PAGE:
ShareThis Page
Pens’ stars fall flat in early exit |

Pens’ stars fall flat in early exit

Penguins captain Sidney Crosby shakes hands with the Flyers' Jaromir Jagr after Game 6 of their Eastern Conference quarterfinal series Sunday. Chaz Palla | Tribune Review
The Penguins look on with goaltender Marc-Andre Fleury after losing to the Flyers in Game 6 at the Wells Fargo Center. Chaz Palla | Tribune Review
The Penguins' Zbynek Michalek and Marc-Andre Fleury watch the Flyers' Erik Gustaffson after scoring a second period goal in Game 6 at Wells Fargo Center April 22, 2012. Chaz Palla | Tribune Review
The Flyers' Jaromir Jagr blows by the Penguins' Kris Letang during Game 6 at the Wells Fargo Center April 22, 2012. Chaz Palla | Tribune Review
The Flyers' Eric Wellwood checks the Penguins' Zbynek Michalek during Game 6 at the Wells Fargo Center on April 22, 2012. Chaz Palla | Tribune Review
The Penguins' Simon Despres and Kris Letang stand in front of goaltender Marc-Andre Fleury in Game 6 of the Eastern Conference quarterfinals against the Flyers at Wells Fargo Center on April 22, 2012. Chaz Palla | Tribune-Review

PHILADELPHIA — The Penguins weren’t just eliminated from the Stanley Cup playoffs here on Sunday. Their stars were extinguished.

Those indelible surnames — Crosby, Malkin, Fleury, Letang — weren’t good enough to handle the Flyers in Round 1. They weren’t even close.

The Flyers put away the Penguins in defiant fashion with a 5-1 victory, clinching the series in six games.

“Even before the series started,” said Jaromir Jagr, a Penguins’ star of the past, “I was confident we could go head to head against them.”

But even Jagr couldn’t have predicted how poorly many of the Penguins’ best players would perform.

Sidney Crosby was held without a point in the final two games. Of his eight points in the series, seven came in the first period. He has scored three goals in his past 14 postseason games.

Evgeni Malkin scored the Penguins’ only goal yesterday, but he endured the most frustrating series of his career, as turnovers and bad penalties overshadowed his sporadic offensive output.

“The potential was there,” Penguins right wing Pascal Dupuis said. “At the same time, you can have the best players in the game, but if you don’t execute, don’t battle, don’t work hard, you’re not going to win.”

The Penguins also aren’t going to win if their stars don’t perform like stars.

Goalie Marc-Andre Fleury, coming off perhaps his finest regular season, was unable to duplicate his Game 5 magic in what will be remembered as his poorest postseason series. He allowed 26 goals in all, perhaps none more damaging than center Claude Giroux’s 32 seconds into the opening period yesterday.

Instead of feeding off the momentum of winning Games 4 and 5, the Penguins found themselves down before the opening shift was complete.

“We came in with so much momentum,” defenseman Matt Niskanen said. “We were playing good hockey. And right away … instead of being in control, we’re chasing it.”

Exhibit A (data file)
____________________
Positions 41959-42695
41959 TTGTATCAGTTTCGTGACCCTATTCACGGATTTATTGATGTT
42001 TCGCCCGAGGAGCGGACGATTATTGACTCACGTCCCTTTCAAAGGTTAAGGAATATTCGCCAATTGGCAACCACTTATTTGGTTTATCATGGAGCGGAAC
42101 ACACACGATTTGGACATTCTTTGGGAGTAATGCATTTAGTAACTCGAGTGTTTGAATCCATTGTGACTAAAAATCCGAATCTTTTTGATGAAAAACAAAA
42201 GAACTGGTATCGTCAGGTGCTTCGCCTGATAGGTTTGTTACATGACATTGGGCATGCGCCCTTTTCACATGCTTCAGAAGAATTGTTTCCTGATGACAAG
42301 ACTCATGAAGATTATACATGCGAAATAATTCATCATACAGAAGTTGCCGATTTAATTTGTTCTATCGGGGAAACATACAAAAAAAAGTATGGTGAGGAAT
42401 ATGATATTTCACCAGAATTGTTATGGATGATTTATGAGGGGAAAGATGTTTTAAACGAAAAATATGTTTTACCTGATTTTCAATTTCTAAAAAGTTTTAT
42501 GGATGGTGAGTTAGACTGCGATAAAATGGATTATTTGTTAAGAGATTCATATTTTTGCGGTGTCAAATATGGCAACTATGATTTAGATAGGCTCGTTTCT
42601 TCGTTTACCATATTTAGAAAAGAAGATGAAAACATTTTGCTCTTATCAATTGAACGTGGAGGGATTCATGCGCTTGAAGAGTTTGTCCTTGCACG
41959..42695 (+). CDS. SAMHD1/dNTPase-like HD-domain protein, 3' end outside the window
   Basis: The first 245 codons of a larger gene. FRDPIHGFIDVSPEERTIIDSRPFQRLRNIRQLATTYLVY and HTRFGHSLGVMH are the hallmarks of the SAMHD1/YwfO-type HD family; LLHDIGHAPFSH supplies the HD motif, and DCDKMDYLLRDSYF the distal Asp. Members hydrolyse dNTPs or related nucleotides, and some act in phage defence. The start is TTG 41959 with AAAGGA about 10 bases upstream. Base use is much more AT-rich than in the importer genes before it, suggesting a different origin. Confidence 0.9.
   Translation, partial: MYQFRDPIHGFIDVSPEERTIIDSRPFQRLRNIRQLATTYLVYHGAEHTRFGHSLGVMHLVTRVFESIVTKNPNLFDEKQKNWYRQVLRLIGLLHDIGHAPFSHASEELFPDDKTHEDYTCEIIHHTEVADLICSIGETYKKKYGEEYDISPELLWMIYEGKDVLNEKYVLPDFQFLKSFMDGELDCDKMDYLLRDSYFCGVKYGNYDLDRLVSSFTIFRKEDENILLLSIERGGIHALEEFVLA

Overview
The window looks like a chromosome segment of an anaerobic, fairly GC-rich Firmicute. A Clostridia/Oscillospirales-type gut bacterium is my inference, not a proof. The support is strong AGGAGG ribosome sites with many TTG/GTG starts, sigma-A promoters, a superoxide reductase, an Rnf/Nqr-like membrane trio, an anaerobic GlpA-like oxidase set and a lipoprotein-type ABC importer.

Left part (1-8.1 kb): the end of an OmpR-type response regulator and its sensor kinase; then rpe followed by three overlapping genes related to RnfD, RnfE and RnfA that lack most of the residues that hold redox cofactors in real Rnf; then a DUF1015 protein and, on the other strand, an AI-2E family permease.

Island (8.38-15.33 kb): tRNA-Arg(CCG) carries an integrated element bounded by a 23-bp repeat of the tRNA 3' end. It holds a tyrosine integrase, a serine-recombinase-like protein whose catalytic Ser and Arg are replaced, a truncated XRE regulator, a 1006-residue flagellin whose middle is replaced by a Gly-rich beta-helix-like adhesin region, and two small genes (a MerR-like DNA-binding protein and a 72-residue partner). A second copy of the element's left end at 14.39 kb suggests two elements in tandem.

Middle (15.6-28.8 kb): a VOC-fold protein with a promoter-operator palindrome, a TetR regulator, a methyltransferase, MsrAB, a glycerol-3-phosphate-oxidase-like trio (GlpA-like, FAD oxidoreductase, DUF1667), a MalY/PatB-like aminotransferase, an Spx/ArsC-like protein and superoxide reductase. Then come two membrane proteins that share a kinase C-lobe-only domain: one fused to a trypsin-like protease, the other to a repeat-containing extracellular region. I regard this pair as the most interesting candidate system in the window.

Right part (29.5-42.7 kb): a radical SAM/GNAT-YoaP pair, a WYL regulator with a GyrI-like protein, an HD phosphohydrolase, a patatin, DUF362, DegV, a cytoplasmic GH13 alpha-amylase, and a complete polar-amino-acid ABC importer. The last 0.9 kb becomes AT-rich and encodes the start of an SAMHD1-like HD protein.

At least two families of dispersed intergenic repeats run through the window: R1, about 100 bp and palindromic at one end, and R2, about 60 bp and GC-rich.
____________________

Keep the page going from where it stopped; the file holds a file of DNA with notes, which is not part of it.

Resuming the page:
The Penguins lost the series because of their inability to keep pucks — 30 over six games — out of their net.

But also consider the following:

• Giroux outscored Crosby, 14-8;

• Flyers teenage center sensation Sean Couturier largely shut down Malkin;

• Letang’s play was spotty throughout. He was a minus-2 yesterday;

• For all of Philadelphia goalie Ilya Bryzgalov’s inglorious moments, he permitted five fewer goals than Fleury.

Even Jordan Staal, magnificent for much of the series with six goals, lost track of Flyers winger Jakub Voracek, who scored the overtime game-winner in Game 1.

Crosby certainly didn’t expect the early postseason exit.

“That’s hockey sometimes,” he said. “You don’t always get to achieve the stuff you want to, and there’s a lot of other teams that want the same thing.”

But few, if any, were built to win like these Penguins.

TribLIVE commenting policy

You are solely responsible for your comments and by using you agree to our Terms of Service.

We moderate comments. Our goal is to provide substantive commentary for a general readership. By screening submissions, we provide a space where readers can share intelligent and informed commentary that enhances the quality of our news and information.

While most comments will be posted if they are on-topic and not abusive, moderating decisions are subjective. We will make them as carefully and consistently as we can. Because of the volume of reader comments, we cannot review individual moderation decisions with readers.

We value thoughtful comments representing a range of views that make their point quickly and politely. We make an effort to protect discussions from repeated comments either by the same reader or different readers

We follow the same standards for taste as the daily newspaper. A few things we won't tolerate: personal attacks, obscenity, vulgarity, profanity (including expletives and letters followed by dashes), commercial promotion, impersonations, incoherence, proselytizing and SHOUTING. Don't include URLs to Web sites.

We do not edit comments. They are either approved or deleted. We reserve the right to edit a comment that is quoted or excerpted in an article. In this case, we may fix spelling and punctuation.

We welcome strong opinions and criticism of our work, but we don't want comments to become bogged down with discussions of our policies and we will moderate accordingly.

We appreciate it when readers and people quoted in articles or blog posts point out errors of fact or emphasis and will investigate all assertions. But these suggestions should be sent via e-mail. To avoid distracting other readers, we won't publish comments that suggest a correction. Instead, corrections will be made in a blog post or in an article.